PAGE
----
I have Owned a lotta bikes from a lot of manufacturers except the Italians. If it’s good two wheels I like it. I have been on a lot of different forums for most of the bikes once the Internet age made that possible. Including race forums like WERA. Some bike forums you find extreme opinions and defensiveness for that particular bike. Interceptors tend to be one of these and a lot of owners think they are the ultimate. They are a wonderful bike and I truly do love mine. Do I wish it had more horsepower, lighter weight, better suspension, modern electronics, no VTEC or linked brakes? Sure but all those things would make it as expensive as such a bike with those things. For the price you can get in interceptor for you can’t beat it.
     
  15. X73

    X73 New Member

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    I totally agree with this having spent $6299 + tax and lic for a new leftover 2014 6 months ago . I still think it's one of the greatest bang for bucks mid-size bikes right now........ to get most of what a lot of posters say is lacking you would have to pay 12k for a new Ducati Super Sport {SPEED COST's MONEY HOW FAST DO YOU WANT TO GO}
     
  16. Sniper

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    How are you putting 170 hp to use?

    How does having an electronic crutch make you a better rider?
     
  17. Gator

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    The same way that you can put 105 hp to use only more. There are a lot of people who own VFR’s who can ring their neck for every bit they have. Others will never use the 100+ horsepower that they have. Just because you don’t think it needs any more horsepower does not mean that someone else is wrong for wanting more. As far as electronics go they not only make it safer for the average rider they make it much safer for somebody who likes to find the limits. Learning to use electronics with old-school riding skills makes you a very good rider. I remember the first time I used electronics on the track. Some of the guys were laughing because I was blipping the throttle while downshifting from a long fast straight away. They said “what the hell are you doing blipping the throttle“ I said that’s how I learned to match Gear and speed while downshifting and trail braking. Modern electronics allow me to not modulate my hand while trailbraking in all I have to do is downshift with no clutch. Same with coming out of the corners and trusting electronics to not high side me to the Moon. ABS, multisensor gyroscopic that know your position, lean angle, traction control, etc. are great for the track but also much much more useful to street riding. On the street being able to compartmentalize your focus to traffic and environmental circumstances and not things like how much traction you have makes it safer for instance. Electronics are so much faster than humans, if you learn to use them you can help you be a better rider. I’m old-school to the core, but I try to keep an open mind to new things and electronics are here to stay. Try them, I think you might like it. And having lots of horsepower and torque on hand is a lot of fun.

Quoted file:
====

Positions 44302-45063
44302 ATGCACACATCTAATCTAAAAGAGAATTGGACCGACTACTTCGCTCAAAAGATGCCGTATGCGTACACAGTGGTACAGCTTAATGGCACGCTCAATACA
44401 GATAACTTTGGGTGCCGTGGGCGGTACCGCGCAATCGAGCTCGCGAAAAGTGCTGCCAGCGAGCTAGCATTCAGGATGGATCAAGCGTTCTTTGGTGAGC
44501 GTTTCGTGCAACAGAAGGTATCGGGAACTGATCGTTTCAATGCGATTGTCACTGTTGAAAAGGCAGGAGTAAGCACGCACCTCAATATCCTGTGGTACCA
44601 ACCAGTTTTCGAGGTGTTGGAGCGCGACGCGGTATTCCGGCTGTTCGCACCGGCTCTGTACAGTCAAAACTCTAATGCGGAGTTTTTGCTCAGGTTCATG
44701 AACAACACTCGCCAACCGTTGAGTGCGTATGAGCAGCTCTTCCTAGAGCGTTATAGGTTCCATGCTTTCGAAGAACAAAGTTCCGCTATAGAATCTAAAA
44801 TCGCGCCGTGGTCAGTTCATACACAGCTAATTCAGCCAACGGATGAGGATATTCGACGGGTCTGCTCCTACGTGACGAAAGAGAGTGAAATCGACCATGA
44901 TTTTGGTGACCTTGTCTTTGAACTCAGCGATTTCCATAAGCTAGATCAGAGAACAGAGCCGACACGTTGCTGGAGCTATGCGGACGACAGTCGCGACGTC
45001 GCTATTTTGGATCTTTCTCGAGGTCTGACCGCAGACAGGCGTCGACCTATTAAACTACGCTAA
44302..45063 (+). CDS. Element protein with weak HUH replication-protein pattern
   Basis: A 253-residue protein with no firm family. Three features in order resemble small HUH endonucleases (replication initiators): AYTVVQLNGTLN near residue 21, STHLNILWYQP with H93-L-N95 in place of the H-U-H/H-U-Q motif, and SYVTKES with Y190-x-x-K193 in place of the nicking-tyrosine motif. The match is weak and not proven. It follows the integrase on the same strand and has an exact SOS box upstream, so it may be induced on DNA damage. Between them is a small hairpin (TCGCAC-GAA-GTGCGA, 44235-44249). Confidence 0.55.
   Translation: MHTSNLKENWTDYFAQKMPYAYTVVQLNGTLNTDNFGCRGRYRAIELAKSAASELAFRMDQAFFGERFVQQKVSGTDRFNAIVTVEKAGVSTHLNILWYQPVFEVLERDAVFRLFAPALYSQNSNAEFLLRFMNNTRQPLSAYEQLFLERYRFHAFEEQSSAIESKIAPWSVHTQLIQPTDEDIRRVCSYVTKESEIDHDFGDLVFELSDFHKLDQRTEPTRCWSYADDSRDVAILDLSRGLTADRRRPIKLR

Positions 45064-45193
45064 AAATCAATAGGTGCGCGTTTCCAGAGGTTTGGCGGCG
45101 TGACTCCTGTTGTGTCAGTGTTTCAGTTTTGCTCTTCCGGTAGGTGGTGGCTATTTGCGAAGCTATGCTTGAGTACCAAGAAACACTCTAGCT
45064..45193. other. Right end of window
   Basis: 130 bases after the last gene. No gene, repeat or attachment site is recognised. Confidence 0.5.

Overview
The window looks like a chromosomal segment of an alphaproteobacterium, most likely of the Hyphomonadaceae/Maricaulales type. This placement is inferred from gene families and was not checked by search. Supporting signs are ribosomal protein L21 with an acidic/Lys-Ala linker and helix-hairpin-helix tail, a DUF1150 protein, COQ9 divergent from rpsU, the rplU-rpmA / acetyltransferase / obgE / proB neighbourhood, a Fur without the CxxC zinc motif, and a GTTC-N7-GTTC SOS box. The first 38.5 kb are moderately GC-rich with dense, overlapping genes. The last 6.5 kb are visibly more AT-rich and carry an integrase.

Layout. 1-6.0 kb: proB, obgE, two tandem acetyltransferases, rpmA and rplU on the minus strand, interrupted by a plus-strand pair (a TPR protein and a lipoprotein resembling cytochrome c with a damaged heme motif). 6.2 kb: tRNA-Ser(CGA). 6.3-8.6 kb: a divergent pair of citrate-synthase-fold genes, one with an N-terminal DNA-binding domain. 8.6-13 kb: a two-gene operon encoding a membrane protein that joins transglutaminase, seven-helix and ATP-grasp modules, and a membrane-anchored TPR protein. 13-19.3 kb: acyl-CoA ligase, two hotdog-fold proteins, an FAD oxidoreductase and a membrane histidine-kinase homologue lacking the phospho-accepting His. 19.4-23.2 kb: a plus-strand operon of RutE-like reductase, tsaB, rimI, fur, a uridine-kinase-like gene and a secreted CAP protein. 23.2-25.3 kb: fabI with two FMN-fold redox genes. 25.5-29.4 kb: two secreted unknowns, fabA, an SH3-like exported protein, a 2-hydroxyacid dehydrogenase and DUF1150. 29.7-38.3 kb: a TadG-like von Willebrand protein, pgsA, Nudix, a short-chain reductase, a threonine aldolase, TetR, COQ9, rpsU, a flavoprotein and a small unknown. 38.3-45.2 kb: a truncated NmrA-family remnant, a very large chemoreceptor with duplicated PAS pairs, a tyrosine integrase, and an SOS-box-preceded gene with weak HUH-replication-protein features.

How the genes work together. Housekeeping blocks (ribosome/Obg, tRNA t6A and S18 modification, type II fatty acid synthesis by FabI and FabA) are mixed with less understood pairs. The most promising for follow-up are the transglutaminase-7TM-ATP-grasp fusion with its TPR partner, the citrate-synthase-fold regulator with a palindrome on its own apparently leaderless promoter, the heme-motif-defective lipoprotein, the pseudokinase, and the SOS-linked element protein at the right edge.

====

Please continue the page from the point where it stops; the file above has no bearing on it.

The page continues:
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  18. Bubba Utah

    Bubba Utah Member

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    Welcome Mad Doctor. I live in Utah obviously in the Salt Lake Valley, where are you located? As far as the bike I think that I got the last one in Utah back in 2016 from the former Honda of Salt Lake. I did see deals in Wisconsin back when I was looking and it was a shit storm of different stories to get to their posted price of a 2014 VFR800F. Some needed me there to sign the papers and arrange transport. One said it would ship and one would not. Again to many details to post. Where are you seeing a good price and what model are you looking for. I did not know that there are 2 the "F" or the Deluxe and prices vary. Private message me and I can give you some of my experience looking out of state for the bike. I also had a SV but mine was the 1000s and I miss it.
     
  19. Bubba Utah

    Bubba Utah Member

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  20. Bubba Utah

    Bubba Utah Member

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    You lucky bastard getting $6299. DAMNIT! :wheelie:I paid $7000. Did you get this locally from your dealers in you area of go out of state? Getting any bike listed originally at $11,999 or $12,999 for the Deluxe is an amazing deal. And Speed does cost more money every month with insurance as well . I would have paid the same monthly for a Kawasaki Ninja 1000 for insurance as I am paying monthly on the bike (145.00). I paid $26 a month for my Sv1000s with more horses than the VFR. Why because the V-Strom and the SV1000s shared the same engine. Insurance companies lost the know how on that one. A bike that weighed in at 417lbs dry and some site claimed 107-113hp it was a very lovable bike indeed.
     
    Last edited: Apr 7, 2018